Coping with a lapse: the abstinence/rule violation effectSlips and lapses are common in the recovery process. While they are disappointing, they do not mean failure or indicate an inability to change. The client's challenge is to find ways to overcome slips and maintain goals as best as possible. Treat a slip as a learning experience.
It is important to talk about how to deal with a lapse with the client in this session to start them thinking about how to prevent a relapse to regular use of speed. This is particularly important if this is to be your final session (i.e., you have decided to deliver the two-session rather than the four-session intervention).
Often people will feel very bad about themselves if they have a lapse, and will see it as the end of the world and an end to their attempts at abstinence (or other goals). The abstinence violation effect is said to be your client's reaction if he/she had made a decision to stop using, and then did. Alternatively, a rule violation effect is said to be your client's reaction if he/she had decided to change his/her pattern of speed use (e.g. to cut down or to stop) and he/she then had a 'slip' and used. If the client returns to using on one or two occasions as they previously were, then this is called a lapse. However, if following this 'lapse' the client completely returns to their previous levels of speed use, this is called a relapse. If your client has a lapse, it is more likely to turn into a relapse if he/she engages in particular distorted styles of thinking and feelings about him/herself (called the abstinence/rule violation effect or 'breaking the rule effect'). Explain to your client:
"The 'breaking the rule effect' could happen if you have a slip and 'break your rules'. By this I mean your goal or rule about staying off speed completely (or cutting down to a lesser level if reduction is your client's goal). The 'breaking the rule effect' happens when you have a slip and break your rules, and then think something like "oh stuff it, I've had a hit – broken my rule, I might as well keep going...".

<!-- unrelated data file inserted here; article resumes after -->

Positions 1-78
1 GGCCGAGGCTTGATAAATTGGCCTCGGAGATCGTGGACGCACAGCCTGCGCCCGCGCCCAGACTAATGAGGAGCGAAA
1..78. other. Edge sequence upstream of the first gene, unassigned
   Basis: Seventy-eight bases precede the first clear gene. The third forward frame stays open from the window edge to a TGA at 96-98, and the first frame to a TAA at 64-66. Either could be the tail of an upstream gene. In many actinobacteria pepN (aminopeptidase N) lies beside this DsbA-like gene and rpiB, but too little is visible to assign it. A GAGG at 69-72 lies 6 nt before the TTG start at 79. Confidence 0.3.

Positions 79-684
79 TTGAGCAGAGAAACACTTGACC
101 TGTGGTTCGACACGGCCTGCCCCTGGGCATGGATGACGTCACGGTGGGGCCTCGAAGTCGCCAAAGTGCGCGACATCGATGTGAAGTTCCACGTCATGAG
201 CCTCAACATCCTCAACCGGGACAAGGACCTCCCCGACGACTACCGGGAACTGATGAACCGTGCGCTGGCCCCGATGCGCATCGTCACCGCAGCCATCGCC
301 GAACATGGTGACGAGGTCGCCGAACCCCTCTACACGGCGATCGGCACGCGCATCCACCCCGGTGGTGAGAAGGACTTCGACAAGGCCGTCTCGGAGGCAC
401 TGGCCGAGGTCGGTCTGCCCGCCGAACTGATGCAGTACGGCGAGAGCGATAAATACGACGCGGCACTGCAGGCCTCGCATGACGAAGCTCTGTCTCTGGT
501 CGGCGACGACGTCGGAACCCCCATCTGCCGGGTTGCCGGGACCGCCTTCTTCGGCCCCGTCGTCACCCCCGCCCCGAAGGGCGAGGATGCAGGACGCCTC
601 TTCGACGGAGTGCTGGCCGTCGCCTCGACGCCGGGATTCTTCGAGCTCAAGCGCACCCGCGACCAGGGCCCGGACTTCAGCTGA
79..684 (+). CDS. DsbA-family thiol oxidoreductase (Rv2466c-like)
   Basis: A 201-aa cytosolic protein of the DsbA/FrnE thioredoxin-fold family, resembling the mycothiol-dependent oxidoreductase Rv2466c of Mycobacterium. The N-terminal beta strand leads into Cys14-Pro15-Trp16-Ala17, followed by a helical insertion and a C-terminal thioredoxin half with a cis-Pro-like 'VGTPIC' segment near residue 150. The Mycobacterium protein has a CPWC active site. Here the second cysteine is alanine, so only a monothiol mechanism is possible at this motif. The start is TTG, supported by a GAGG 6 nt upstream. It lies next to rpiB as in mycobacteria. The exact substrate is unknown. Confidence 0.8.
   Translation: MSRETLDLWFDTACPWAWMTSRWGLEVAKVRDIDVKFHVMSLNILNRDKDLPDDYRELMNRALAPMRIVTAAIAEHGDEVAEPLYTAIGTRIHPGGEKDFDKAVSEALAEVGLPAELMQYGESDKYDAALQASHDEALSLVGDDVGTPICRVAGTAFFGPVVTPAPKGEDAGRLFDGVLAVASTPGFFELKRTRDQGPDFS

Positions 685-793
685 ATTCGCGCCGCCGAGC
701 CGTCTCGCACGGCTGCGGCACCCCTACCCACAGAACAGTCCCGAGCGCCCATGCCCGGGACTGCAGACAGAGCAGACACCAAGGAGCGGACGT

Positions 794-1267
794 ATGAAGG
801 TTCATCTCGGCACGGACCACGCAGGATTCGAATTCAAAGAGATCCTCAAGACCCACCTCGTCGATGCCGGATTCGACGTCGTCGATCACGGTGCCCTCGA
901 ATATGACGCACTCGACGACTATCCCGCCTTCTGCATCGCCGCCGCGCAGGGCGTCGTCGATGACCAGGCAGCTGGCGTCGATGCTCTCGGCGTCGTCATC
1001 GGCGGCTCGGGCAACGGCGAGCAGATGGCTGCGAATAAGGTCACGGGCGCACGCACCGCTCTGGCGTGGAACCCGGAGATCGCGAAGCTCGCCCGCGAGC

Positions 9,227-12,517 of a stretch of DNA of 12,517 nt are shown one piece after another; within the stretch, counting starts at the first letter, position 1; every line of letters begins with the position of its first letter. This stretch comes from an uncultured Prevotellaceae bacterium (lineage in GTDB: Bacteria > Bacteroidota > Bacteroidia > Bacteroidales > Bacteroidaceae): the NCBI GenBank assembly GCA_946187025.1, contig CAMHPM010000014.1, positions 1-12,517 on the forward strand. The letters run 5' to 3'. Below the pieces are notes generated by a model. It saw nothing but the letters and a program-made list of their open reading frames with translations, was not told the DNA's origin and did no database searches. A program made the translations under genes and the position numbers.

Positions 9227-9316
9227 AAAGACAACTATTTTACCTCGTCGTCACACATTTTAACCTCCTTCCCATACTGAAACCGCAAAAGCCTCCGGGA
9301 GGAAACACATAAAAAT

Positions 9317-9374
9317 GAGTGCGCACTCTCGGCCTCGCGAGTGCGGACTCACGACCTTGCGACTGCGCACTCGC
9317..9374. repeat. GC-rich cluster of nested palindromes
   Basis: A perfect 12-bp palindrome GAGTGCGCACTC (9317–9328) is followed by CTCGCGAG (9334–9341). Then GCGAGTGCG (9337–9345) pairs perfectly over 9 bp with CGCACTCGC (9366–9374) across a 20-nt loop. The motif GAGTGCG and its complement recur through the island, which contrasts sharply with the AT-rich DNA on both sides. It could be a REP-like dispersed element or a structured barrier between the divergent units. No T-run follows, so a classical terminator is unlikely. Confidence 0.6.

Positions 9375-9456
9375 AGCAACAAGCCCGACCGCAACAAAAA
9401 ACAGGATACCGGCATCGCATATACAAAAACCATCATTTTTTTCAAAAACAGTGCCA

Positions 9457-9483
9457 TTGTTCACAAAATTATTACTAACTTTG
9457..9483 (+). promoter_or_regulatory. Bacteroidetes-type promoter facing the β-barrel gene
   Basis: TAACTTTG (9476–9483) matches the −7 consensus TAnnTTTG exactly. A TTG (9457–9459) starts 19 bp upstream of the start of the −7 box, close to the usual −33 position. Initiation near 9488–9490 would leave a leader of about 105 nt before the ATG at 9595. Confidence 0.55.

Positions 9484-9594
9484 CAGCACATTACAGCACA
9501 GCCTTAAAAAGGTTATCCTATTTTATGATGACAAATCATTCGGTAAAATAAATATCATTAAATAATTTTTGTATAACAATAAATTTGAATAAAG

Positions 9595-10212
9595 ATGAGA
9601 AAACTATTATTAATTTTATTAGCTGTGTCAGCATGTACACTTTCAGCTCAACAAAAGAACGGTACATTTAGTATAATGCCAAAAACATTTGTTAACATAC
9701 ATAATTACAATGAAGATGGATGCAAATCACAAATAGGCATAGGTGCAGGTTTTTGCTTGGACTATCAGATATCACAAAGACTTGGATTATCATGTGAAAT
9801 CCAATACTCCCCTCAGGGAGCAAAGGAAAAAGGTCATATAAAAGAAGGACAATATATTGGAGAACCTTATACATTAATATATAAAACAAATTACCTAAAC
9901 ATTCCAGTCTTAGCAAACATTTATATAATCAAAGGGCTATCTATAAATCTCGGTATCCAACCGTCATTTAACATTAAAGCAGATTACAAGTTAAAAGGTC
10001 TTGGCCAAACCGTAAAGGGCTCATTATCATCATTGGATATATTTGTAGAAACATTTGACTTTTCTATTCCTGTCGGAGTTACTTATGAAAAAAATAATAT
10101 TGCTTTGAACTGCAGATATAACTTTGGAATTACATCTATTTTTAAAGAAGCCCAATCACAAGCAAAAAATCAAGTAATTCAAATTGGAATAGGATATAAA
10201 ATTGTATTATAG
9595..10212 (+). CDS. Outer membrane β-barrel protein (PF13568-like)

But, there are other ways of looking at the situation. Slips will happen – everybody makes mistakes, and it doesn't mean that you have failed completely. You can stop at one hit, and go again from there – you can start with a clean slate. A slip doesn't mean you are getting worse, or headed for a relapse, rather that you are experiencing what everybody does – a simple slip. But, if you have a slip, it is more likely to turn into a relapse if you give into the 'breaking the rule effect'."
The main strategy to help your client cope with the abstinence/rule violation effect is to re-evaluate and modify the thinking errors that contribute to the effect. The aim is for your client to firstly identify the distortions in his/her thinking that occur in relation to his/her speed use (e.g. minimisation, all or nothing, overgeneralisation); and secondly to generate a more helpful, less catastrophic and more realistic way of viewing the situation (e.g. a slip/mistake rather than a complete failure). For example: Top of page
Unhelpful thought: "I've blown it".
Helpful thought: "I've just had a slip and I can get back on track".
Unhelpful thought: "I knew I wouldn't be able to stop".
Helpful thought: "I have been able to make a change...this is only a slip and I will keep on trying".
Unhelpful thought: "I've messed up already so I might as well keep going".
Helpful thought: "I've just made a mistake and I can learn from it and get back on course".
Discuss these alternative thoughts with your client during the session.